• Buffalo, New York: Police have suspended one officer without pay pending an investigation into an incident that was captured on video. Five others were placed on administrative leave.

National Police Misconduct NewsFeed Daily Recap 04-29-14

Here are the 13 reports of police misconduct tracked for Tuesday, April 29, 2014:

  • Update: Park Forest, Illinois (First reported 04-03-14): A police officer pled not guilty tot guilty Tuesday to reckless conduct in connection with the death of a senior citizen shot last year with a beanbag gun.
  • Madisonville, Texas: A now-former police officer has been sentenced to five years of probation for having drugs planted in his ex-wife’s vehicle during a custody dispute.
  • East Hartford, Connecticut: A lawsuit charging police officers with brutality in an incident has been settled for $35,000.
  • Boone County, Kentucky: A small town is grieving and demanding answers from authorities after a deputy fatally shot a 19-year-old woman during an encounter outside a party. The eyewitness reports and the deputy’s story do not correlate.
  • New York, New York: A woman shot in the leg by police trying to subdue a deranged, drugged-up man says the cops were more dangerous than their target, according to a lawsuit.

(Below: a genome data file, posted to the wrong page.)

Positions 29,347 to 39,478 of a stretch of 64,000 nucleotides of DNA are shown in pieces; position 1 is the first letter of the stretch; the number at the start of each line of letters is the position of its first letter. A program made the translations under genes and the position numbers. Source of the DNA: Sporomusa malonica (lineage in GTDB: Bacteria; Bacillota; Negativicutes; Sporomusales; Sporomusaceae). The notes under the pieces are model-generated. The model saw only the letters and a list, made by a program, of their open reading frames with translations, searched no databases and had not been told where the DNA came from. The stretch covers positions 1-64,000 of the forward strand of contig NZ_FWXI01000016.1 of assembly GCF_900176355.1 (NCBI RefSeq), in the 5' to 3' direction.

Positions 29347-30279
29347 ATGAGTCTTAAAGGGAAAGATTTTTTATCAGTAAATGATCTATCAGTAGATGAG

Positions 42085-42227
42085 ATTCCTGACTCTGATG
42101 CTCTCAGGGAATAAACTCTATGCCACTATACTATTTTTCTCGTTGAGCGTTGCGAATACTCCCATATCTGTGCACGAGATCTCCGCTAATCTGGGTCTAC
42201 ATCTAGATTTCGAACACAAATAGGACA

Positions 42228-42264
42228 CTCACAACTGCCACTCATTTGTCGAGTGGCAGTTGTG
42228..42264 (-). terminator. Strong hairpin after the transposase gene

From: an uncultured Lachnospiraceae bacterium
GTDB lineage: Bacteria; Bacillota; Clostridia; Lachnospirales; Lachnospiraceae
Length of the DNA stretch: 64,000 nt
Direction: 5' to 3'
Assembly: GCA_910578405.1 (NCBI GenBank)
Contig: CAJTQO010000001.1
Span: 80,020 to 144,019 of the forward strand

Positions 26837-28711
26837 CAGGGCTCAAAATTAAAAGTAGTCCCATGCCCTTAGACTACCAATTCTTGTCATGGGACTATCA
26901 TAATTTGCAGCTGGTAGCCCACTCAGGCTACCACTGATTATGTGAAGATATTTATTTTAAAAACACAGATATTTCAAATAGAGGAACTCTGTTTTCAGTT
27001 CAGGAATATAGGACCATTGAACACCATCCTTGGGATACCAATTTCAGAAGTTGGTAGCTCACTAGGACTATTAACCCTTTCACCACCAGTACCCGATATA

• Clay County, Florida: A deputy with a history of bad driving has been suspended for three days for crashing his patrol car into a vehicle that already had been involved in a fatal accident
  • St. Clair County, Michigan: A police officer pled guilty to granting concealed pistol licenses to a class but failing to provide all required training.
  • Butler, Wisconsin: A police officer has been suspended for 20 days for neglect of duty, unbecoming conduct, unsatisfactory performance, failure to properly complete an investigation, failure to make a written report when required, and failure to turn in seized, found or recovered property.